I teach my children to respect living things. I am adamant about this—when we’re playing and exploring, we spend a lot of time talking about how to respect the world around us. Insects can teach these big lessons.
You can hold the roly-polies, but be gentle with them and put them back where you found them when you’re done. Worms are really good, they help plants grow. Yes, you can put them in the compost bin. They’ll be happy there. Look at that spider web! Isn’t it beautiful! Let’s not break it. That must have taken the spider a long time to make. How many dots are on the ladybug’s shell? Let’s count them and see. Look at that bee—he’s pollinating the flower. How cool.
My kids spend a lot of time observing insects, lifting up rocks, and looking at what’s underneath. Digging in the dirt and finding worms, spying ladybugs, inchworms, and spiders. They get excited when they find something and call everyone over to look. And we all get on our hands and knees or up on our tippy toes and watch closely. When it comes to treating backyard bugs, I am proud of the choices they make.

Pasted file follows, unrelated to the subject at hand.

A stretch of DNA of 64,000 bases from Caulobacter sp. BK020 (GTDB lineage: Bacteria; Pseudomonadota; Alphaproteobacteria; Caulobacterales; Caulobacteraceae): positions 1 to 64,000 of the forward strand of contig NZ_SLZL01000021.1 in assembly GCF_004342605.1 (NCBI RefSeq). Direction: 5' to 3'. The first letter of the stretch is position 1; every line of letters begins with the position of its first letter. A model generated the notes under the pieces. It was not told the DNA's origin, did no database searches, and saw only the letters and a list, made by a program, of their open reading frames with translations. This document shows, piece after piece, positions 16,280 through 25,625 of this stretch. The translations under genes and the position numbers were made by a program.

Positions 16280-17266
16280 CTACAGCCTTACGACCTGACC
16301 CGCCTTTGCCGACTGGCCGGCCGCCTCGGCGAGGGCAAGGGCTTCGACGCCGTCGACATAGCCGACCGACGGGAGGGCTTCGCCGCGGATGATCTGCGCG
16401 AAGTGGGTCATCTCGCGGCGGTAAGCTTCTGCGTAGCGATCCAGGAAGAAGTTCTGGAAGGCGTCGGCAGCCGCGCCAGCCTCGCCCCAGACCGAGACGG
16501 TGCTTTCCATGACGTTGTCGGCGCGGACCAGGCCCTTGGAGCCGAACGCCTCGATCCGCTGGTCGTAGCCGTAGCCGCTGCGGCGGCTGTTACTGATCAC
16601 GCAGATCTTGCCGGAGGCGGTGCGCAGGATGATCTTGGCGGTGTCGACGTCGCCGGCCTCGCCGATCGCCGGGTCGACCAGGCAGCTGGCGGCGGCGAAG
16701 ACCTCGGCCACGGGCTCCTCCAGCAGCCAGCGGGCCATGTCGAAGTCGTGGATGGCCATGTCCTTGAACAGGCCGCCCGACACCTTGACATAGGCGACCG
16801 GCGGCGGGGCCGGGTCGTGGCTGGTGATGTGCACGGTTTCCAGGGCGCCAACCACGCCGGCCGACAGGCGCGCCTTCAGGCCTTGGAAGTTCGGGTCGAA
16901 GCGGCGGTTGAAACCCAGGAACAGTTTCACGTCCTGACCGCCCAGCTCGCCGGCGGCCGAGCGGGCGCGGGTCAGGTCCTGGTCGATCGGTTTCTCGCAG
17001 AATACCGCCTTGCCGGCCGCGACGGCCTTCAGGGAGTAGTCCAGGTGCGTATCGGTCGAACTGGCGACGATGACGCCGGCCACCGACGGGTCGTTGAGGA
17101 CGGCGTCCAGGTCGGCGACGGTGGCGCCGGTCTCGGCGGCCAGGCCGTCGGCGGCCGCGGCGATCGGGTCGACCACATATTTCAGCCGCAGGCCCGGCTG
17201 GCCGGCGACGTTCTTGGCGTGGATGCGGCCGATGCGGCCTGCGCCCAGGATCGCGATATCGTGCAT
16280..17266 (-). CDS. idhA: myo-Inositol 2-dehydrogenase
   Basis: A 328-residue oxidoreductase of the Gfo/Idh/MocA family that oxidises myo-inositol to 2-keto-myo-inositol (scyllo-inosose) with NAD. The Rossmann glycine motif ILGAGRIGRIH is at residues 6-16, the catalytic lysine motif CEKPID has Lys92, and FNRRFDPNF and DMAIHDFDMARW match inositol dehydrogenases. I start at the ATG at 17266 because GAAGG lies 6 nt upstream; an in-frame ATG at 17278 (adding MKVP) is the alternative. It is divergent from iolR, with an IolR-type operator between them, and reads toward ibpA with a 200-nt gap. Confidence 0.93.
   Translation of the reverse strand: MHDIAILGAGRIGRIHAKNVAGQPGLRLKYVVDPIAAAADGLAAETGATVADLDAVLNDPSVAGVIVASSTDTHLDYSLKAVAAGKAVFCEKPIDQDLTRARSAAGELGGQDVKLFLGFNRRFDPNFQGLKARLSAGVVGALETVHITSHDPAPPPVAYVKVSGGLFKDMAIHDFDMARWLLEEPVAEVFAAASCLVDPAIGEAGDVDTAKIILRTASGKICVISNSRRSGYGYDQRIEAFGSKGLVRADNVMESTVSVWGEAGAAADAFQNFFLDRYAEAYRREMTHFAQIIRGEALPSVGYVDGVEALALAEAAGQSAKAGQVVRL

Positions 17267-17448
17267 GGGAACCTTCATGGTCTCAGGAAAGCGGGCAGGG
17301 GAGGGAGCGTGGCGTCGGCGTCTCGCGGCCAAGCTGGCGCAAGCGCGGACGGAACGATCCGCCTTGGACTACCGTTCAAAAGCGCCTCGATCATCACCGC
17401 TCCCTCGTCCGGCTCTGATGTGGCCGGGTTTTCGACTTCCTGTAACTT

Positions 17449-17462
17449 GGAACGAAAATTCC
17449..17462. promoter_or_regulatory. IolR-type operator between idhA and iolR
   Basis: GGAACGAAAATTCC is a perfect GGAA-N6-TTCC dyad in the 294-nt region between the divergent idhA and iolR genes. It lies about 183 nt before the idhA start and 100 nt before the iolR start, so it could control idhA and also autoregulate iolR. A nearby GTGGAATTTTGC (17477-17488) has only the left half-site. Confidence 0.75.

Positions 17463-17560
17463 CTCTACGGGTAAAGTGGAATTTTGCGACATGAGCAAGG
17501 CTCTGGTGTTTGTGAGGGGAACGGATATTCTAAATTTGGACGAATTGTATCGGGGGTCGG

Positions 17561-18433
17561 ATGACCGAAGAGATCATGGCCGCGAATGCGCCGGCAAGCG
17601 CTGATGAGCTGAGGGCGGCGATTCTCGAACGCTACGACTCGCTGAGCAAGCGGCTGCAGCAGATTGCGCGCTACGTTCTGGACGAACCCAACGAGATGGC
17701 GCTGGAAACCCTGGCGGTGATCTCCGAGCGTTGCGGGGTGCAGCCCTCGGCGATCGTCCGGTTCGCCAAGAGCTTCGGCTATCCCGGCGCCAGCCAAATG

However, the respect and admiration they have for all things small and slimy slips away when it comes to grubs. And this is entirely my fault. For all the lessons I wish to teach my kids, I wish more to keep the roots of my plants happy and healthy. I explain—grubs are on the very short list of things that are okay to squish. Why? Because they are not good bugs. (Cockroaches, mosquitoes, and ticks complete the list.) The pleasure they experience in squishing grubs is a little disturbing, truly.
But they get it, too. That most bugs are good and helpful and fascinating. And that there are just a few that aren’t. And for those, we show no mercy.